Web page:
Friday, 17 April 2009

Six Czech Poets: ed. Alexandra Buchler. Arc Publications £10.99


Petr Borkovec, Viola Fischerova, Petr Halmay, Zbynek Hejda, Pavel Kolmacka, Katerina Rudcenkova. (The photograph to the left shows my one year old daughter holding the book, which she finds particularly attractive, blowing a raspberry)

This is one in a series of interesting books presenting poetry from Eastern Europe and the Basque country. The editor, Alexandra Buchler, contributes a helpful and engaging introduction which places the poets represented in the volume firmly within mainstream Czech cultural traditions. However, the introduction is not simply informative; it is also a stimulating polemic, which criticises the focus in the West on the poetry of the Czech poet Miroslav Holub, whose work, we are told, is not at all typical of the kind of verse written in the Czech Republic. Holub's work is described - somewhat perjoratively - as 'cerebal poetry of linear thought ... and easy-to-decipher allegories'. Some of the poets in this volume began writing under Communism; others emerged after the Velvet Revolution and the fall of Communism but all of them tend to write descriptive or lyrical poetry, with emotive undertones, in a pared down though sometimes slightly melodramatic style.

I can't say that I am excited by their work as I was by Holub's or by David Huerta's for that matter. However, 3 of the poets are growing on me:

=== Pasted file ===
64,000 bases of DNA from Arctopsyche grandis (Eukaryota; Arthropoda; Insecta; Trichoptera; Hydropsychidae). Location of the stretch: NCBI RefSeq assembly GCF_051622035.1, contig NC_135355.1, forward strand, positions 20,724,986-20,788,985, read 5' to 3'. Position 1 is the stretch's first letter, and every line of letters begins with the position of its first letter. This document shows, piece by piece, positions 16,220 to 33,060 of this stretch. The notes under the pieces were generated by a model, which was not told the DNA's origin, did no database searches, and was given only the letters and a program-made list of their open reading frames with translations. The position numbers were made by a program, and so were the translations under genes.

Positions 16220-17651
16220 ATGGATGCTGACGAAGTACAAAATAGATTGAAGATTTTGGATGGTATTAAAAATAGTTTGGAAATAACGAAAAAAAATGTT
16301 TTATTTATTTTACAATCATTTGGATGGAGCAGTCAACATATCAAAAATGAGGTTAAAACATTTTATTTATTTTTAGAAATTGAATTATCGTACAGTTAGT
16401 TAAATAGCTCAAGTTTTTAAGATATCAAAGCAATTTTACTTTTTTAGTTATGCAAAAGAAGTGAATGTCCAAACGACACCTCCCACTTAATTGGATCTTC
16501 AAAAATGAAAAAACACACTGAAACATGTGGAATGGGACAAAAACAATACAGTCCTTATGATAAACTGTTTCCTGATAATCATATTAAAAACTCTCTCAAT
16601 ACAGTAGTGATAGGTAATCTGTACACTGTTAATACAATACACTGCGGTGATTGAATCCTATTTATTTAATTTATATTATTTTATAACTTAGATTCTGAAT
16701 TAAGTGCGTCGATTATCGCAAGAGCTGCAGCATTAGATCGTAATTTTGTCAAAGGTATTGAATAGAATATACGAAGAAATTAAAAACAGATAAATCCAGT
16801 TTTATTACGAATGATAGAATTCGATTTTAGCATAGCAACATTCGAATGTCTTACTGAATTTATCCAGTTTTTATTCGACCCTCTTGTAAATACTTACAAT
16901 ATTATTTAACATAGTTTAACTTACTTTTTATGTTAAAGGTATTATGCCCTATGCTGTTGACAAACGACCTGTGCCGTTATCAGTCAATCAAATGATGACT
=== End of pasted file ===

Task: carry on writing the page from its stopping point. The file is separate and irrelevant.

Viola Fischerova writes surreal poetry grounded in keen observation. The poetry in this volume concerns old women and mother-daughter relationships:

But they elude us
those old women of dust
and sackcloth

Dried in baths
by robust
handsome dead
husbands

those old women
with crimpled faces
no longer recognised
even by the mirror

those old women
calmly
reflected
in themselves


Pavel Kolmacka writes subtly metaphysical verse in a spare style, which speaks of the pain the Czech people accumulated through the 20th century:

What kind of dream have we awoken from?
Late afternoon, end of the century.
In the dark kitchen again, awkward, trapped.
What kind of dream have we found ourselves in?


The viewpoint of this poet seems to me to be based on St Paul in Romans Chapter 8, verses 18 - 25, when Paul famously says that 'creation groaneth and travaileth in pain .. And not only they, but ourselves also ... groan within ourselves, waiting .. for the redemption of our body'

Finally, Petr Borkovec also struck me as someone whose work will grow on me. I had the good fortune to hear him read along with his translator from his new volume of selected poems, which was published by Seren recently. He seems to write pastoral or domestic descriptions which are troubled by the ghosts of history. All his landscapes and interiors seem paradoxically immanent with history:

Outside, no plans were hatched in shadows,
and the towel, lying idle by the chair,
had the same history as us